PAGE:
People of the court, and those frequenting and inhabiting the streets of Smithfield and Holborn.
King and council.
Nature of request:
The people of the court, and those frequenting and inhabiting the streets of Smithfield and Holborn complain about the stench and abominations caused by animals slaughtered in the butchery near St Nicholas' church in Newgate, the refuse from which is thrown into pits in two gardens near Holborn bridge, which are so severe that they are making people ill; they request a penal ordinance, that butchers are to kill their animals at Knightsbridge, or elsewhere where they will not harm people, as was previously ordained in parliament, on pain of confiscation of the carcasses and of a year's prison. And they requests writs on this in Chancery to the Mayor and Aldermen, at the suit of those who wish to complain, whenever it is necessary to put this ordinance into execution.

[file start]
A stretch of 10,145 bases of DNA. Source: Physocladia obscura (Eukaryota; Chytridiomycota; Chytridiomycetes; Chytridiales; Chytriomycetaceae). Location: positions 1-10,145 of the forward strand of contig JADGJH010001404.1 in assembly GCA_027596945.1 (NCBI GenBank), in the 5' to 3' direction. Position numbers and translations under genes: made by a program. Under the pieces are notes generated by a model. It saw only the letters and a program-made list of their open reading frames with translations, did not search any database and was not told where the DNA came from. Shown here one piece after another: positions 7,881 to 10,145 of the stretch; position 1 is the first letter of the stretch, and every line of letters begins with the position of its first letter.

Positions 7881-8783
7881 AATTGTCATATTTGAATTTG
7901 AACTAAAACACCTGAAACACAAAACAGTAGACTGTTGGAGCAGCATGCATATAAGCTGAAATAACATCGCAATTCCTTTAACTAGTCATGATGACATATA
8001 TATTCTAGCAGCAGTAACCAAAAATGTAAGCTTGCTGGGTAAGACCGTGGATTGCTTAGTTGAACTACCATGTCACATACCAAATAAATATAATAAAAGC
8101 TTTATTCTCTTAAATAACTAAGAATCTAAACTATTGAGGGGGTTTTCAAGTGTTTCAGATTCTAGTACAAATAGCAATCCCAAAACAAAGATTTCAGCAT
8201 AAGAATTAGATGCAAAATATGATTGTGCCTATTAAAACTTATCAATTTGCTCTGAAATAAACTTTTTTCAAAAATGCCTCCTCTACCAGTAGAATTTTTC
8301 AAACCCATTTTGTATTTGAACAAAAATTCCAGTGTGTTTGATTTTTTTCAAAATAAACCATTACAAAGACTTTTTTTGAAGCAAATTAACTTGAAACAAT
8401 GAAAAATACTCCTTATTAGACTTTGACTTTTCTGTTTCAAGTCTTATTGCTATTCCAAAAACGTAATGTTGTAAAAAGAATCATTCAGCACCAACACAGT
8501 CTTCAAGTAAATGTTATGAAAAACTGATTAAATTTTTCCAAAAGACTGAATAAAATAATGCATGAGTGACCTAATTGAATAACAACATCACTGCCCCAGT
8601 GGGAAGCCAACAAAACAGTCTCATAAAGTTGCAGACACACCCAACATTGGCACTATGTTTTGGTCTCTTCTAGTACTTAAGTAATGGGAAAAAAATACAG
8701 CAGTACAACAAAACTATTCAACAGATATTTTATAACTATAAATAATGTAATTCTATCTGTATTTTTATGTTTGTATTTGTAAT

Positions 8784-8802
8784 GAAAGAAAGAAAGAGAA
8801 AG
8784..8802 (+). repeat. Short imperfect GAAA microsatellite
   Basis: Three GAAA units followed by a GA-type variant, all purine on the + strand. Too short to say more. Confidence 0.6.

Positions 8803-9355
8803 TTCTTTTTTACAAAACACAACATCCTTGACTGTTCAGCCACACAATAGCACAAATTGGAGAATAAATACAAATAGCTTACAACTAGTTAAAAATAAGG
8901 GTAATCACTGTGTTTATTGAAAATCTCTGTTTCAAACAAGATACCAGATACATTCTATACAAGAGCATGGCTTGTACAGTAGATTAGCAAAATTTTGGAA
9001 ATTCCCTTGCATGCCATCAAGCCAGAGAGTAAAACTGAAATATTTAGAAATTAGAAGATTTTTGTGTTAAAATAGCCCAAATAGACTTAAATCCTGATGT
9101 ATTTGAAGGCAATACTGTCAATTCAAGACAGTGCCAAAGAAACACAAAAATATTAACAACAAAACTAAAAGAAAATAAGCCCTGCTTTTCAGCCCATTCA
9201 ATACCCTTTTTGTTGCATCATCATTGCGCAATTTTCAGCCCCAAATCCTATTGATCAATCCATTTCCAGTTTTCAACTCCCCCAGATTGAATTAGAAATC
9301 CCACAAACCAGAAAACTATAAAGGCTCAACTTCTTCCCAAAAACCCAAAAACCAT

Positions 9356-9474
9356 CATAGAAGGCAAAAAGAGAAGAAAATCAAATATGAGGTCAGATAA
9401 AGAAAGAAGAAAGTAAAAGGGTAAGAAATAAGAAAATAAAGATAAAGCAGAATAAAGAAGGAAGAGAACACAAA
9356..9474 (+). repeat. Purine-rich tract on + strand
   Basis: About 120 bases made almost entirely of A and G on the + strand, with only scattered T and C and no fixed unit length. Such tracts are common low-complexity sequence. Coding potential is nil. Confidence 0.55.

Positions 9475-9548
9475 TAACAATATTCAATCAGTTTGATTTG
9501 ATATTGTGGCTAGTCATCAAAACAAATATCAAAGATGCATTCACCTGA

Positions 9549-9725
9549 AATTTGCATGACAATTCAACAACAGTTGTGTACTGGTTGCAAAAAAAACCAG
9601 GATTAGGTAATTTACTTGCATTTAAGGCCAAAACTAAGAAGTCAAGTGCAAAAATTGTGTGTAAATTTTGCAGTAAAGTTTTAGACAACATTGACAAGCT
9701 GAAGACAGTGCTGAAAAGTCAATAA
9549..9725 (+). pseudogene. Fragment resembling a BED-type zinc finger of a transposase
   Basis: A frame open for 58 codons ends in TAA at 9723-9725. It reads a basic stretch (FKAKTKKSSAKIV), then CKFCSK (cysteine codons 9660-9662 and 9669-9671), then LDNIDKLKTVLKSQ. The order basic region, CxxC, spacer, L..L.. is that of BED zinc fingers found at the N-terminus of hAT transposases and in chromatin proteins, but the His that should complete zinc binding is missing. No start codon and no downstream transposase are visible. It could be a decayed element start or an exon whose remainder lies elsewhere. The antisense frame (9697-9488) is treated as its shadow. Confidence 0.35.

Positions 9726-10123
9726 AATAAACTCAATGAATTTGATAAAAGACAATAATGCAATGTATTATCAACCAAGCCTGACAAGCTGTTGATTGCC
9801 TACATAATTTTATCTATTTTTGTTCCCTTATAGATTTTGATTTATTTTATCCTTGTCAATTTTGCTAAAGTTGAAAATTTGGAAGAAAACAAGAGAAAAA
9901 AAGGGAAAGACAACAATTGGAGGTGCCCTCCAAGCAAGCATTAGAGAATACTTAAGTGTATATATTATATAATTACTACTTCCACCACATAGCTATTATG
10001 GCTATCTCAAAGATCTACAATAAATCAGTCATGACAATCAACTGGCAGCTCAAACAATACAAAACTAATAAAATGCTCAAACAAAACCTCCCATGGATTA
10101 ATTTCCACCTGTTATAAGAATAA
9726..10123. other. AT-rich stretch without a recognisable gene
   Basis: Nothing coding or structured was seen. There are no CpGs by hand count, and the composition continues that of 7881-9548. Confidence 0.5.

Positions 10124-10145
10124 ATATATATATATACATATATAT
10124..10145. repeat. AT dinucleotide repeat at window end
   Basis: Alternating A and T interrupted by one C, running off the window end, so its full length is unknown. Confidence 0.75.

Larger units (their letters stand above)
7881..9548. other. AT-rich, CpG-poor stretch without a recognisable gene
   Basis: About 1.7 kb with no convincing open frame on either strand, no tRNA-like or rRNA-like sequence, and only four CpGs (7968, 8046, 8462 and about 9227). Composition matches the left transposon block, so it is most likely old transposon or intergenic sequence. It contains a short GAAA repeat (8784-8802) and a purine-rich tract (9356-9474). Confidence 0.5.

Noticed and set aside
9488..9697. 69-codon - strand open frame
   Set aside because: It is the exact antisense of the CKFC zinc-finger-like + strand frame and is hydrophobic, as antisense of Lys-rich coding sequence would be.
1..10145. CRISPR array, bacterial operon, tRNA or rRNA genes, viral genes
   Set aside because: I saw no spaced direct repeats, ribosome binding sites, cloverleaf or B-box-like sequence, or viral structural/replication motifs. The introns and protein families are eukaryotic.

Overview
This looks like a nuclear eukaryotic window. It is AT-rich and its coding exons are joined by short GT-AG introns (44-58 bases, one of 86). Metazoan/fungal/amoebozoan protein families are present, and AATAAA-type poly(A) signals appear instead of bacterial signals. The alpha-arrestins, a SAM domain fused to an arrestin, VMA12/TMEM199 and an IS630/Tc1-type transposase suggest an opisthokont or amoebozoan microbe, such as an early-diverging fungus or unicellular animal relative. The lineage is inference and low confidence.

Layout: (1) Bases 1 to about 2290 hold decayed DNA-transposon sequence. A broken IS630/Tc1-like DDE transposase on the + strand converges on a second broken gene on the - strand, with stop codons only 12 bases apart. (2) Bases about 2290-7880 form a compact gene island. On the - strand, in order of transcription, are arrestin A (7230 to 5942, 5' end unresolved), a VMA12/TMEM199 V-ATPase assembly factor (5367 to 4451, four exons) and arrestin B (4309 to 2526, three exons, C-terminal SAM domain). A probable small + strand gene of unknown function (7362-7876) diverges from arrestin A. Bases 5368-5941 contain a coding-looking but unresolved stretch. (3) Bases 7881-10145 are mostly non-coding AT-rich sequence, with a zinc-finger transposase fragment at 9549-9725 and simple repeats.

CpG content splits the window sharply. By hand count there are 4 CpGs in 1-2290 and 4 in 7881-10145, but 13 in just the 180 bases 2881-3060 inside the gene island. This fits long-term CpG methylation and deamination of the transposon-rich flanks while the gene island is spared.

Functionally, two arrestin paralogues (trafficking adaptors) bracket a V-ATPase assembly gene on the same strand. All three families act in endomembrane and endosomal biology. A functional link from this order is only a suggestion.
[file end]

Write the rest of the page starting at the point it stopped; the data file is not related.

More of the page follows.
Nature of endorsement:
An ordinance has already been made on this matter, as fully appears from writs issued on this, and enrolled in the Chancery of King Edward, the present king's grandfather, in the thirty-fifth and forty-fourth years of his reign in England. The king wishes their ordinance to be held and observed, and put into due execution, and writs issued on this again whenever necessary, if anyone should wish to complain.